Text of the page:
Aboard the plan I’m seated next to a sweet ol grandma type I’d guessed to be 70ish (picture an African American version of Aunt Bee). We chatted briefly… where ya from, where ya going etc. Eventually I told her about the job offer and all the reasons I was so torn about what to do. She patiently listened as I ran through a dozen pros and cons. When I finally finished, she reached over and squeezed my hand and said calmly, “baby, take the adventure. If you don’t like it, you can always go back home”. Until she said those words it never occurred to me that this didn’t have to be a “rest of my life” decision. This was one turn on a long windy road. It was such a relief. When we landed, I found the nearest phone and accepted the job.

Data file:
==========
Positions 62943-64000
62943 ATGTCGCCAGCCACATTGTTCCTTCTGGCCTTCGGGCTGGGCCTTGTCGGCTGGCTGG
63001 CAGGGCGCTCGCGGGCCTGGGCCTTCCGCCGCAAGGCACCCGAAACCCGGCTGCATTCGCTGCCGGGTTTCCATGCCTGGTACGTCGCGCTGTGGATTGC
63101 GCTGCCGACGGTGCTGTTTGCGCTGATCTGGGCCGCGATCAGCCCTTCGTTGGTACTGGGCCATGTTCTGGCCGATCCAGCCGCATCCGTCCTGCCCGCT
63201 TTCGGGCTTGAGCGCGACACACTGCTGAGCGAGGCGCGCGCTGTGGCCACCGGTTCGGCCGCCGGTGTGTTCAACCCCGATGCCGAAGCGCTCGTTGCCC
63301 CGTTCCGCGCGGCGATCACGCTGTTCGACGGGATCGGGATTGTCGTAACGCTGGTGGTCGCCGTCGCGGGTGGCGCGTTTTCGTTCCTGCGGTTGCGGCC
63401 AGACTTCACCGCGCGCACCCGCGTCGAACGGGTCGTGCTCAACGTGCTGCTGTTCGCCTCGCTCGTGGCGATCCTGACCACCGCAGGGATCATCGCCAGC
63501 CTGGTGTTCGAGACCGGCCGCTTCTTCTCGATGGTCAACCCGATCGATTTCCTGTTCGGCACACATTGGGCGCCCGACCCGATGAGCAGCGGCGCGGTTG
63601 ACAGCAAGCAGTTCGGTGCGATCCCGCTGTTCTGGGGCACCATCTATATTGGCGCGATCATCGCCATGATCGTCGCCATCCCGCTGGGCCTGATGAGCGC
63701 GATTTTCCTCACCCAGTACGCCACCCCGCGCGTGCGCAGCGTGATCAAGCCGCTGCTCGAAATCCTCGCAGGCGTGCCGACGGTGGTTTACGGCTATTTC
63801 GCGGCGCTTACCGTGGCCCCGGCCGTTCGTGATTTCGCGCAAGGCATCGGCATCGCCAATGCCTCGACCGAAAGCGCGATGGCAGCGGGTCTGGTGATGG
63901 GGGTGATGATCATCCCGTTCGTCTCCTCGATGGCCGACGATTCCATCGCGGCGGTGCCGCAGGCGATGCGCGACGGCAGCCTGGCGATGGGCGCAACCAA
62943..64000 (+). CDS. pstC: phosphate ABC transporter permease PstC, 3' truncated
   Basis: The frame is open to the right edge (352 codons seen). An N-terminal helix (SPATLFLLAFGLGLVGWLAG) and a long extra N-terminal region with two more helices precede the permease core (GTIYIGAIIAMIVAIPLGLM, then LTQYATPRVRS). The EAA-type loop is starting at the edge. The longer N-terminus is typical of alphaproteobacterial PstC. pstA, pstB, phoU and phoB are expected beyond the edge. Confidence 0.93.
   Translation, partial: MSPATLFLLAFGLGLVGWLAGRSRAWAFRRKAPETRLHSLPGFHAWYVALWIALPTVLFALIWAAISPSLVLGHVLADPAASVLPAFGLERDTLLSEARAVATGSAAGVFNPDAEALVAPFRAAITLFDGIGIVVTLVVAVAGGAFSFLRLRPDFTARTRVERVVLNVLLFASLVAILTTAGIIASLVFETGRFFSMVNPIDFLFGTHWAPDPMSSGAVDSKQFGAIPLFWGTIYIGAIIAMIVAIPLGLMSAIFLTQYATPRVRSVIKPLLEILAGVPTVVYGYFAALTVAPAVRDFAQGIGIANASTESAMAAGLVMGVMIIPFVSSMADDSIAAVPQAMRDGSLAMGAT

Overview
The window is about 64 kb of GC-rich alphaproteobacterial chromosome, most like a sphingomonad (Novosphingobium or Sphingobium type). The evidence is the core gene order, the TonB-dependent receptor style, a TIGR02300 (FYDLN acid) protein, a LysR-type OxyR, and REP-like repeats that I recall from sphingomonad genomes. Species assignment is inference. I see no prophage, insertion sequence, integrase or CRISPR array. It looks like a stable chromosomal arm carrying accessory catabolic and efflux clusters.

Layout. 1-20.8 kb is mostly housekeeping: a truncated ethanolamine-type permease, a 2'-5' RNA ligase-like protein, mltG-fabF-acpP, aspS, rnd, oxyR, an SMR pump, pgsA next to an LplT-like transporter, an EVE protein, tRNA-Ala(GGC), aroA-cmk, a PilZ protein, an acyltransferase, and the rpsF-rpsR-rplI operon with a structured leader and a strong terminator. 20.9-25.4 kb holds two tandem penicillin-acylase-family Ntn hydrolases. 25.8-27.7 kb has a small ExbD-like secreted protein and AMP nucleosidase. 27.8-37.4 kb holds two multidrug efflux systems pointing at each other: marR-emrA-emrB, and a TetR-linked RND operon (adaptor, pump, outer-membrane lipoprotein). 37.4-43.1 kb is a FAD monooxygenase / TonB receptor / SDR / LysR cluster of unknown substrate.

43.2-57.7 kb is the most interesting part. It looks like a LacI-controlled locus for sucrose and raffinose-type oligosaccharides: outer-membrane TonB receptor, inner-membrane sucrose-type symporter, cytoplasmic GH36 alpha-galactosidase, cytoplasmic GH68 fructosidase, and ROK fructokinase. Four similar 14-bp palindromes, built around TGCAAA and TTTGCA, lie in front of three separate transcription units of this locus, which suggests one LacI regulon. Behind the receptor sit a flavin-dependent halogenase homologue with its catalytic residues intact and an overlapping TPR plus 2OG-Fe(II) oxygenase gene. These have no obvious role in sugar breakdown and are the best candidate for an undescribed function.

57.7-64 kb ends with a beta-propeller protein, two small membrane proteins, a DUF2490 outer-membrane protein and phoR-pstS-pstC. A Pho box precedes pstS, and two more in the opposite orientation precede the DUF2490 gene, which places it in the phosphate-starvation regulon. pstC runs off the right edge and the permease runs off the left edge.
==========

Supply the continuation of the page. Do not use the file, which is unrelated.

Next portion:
That advice to “take the adventure” has stuck with me since. And its guided me to do some amazing things I might not have done otherwise. Thanks to that random seatmate.
I was on a Christmas flight from New York to Little Rock AR, to spend it with my extended family. At the time, I had a phobia about flying, so even the most uneventful, smooth flight filled me with fear. I was seated next to another young woman who seemed to be quite comfortable about the plane, so I put in my very best behavior, as though it was just another ordinary day.
Unfortunately, the plane encountered wet-your-pants weather, which was so brutal, the plane had to be re-routed to Dallas, Texas.
During this time, I was barely keeping it together, but my seat mate had become quite agitated. As lightning started cracking all around us, she suddenly turned to me and desperately blurred out, “would it be alright if I could just hold your hand?!!” I responded immediately with, “I thought you would never ask!!”
We held hands all the way to Dallas, where we deplaned for our separate flights.
I will never forget that harrowing moment, or the relief it was to be able to share and comfort one another through it all.